Using the Excel PMT Function to Determine Loan Interest

We start out with a basic premise that we borrow $10,000.00 (D1). Our interest is 3.0% (D2) and the monthly payments are forty-eight months (D3).


The PMT formula calculates what to pay back on a monthly payment loan. There are three arguments in this function; RATE,NPER,PV. Two other arguments shown are not required for a basic loan payment; FV and TYPE.


Let’s discuss the components of this calculation.

Rate is the interest rate on the loan. Payments are usually monthly, and interest is usually annual. You must change annual to monthly by dividing the interest by twelve. This gives you a monthly interest rate matching the monthly payment. So, if the interest rate is 3% you enter D2/12 for the RATE portion of the calculation.


NPER is the number of periods for which the loan is to be repaid. This is usually in months. In this example, you would click D3 to represent 48 months.

PV is the present value. This entry is the amount that was borrowed. You would select D1 here to represent the $10,000 loan.

When you do the above steps, your answer will be a negative. You owe that money, thus payment on the loan is a debt and the Excel PMT formula shows all debts as a negative value, automatically.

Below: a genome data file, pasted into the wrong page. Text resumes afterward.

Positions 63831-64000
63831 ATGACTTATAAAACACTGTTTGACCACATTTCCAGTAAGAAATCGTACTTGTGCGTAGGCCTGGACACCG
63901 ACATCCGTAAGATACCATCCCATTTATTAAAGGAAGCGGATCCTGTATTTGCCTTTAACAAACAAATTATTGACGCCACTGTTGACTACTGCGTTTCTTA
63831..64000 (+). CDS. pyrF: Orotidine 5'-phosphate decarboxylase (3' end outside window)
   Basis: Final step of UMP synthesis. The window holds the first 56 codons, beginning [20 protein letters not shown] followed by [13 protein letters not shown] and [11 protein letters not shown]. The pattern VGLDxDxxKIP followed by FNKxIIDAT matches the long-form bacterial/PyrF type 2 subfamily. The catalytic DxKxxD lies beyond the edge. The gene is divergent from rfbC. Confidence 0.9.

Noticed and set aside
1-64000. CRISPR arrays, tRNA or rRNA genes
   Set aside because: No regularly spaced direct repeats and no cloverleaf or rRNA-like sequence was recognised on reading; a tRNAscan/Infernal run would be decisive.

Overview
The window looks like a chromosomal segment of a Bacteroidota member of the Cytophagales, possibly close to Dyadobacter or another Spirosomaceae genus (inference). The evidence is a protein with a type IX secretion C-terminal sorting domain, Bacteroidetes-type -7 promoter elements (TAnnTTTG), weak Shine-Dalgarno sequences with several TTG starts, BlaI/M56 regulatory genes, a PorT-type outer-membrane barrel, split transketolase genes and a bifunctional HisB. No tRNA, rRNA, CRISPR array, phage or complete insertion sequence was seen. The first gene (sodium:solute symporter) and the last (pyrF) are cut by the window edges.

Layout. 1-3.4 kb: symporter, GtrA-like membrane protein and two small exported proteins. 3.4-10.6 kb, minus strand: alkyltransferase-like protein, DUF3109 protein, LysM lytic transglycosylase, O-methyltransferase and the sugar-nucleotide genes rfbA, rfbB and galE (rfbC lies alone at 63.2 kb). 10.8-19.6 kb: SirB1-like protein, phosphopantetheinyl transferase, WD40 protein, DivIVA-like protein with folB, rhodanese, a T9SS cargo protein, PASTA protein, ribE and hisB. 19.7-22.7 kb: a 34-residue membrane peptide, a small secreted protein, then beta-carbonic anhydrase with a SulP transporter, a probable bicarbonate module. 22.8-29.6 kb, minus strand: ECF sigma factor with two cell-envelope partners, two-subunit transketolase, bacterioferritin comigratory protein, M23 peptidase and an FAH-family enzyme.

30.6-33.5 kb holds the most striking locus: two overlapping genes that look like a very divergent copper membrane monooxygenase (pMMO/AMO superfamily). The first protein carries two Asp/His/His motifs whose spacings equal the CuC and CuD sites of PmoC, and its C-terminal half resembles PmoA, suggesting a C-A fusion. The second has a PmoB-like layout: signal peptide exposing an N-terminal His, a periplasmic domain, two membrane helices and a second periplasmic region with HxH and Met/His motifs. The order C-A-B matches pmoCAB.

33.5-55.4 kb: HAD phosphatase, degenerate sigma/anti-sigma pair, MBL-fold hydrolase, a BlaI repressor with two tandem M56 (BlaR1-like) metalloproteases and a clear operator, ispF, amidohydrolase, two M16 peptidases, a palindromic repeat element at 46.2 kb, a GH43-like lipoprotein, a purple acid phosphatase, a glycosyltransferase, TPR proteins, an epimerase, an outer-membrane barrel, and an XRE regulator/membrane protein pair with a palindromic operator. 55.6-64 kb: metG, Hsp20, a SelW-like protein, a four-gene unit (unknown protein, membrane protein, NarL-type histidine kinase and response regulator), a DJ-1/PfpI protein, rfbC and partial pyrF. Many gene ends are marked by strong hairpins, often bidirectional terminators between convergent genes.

Should you want to show this as a positive, you have a few options. Multiply the entire function by negative one (-1), or place a negative sign (-) between the equal (=) and the P in PMT (this will make the entire function a negative function, resulting in a positive answer.



For more complex PMT formula, there are two additional arguments that allow further customization to your calculations.

FV is the future value. At the end of the payment, it might be possible that you want to have an unpaid balance, for whatever reason. You can enter an amount in FV and it can calculate the loan to have that unpaid balance. It lowers your payments, but this FV is still due.

Type is a logical (TRUE/FALSE) entry. It allows you to select when the payment will be paid, either at the beginning of the payment (month) period (enter 1) or at the end of the month (enter 0, or omitted).

These last two are optional, and lower case, and not required for a basic loan.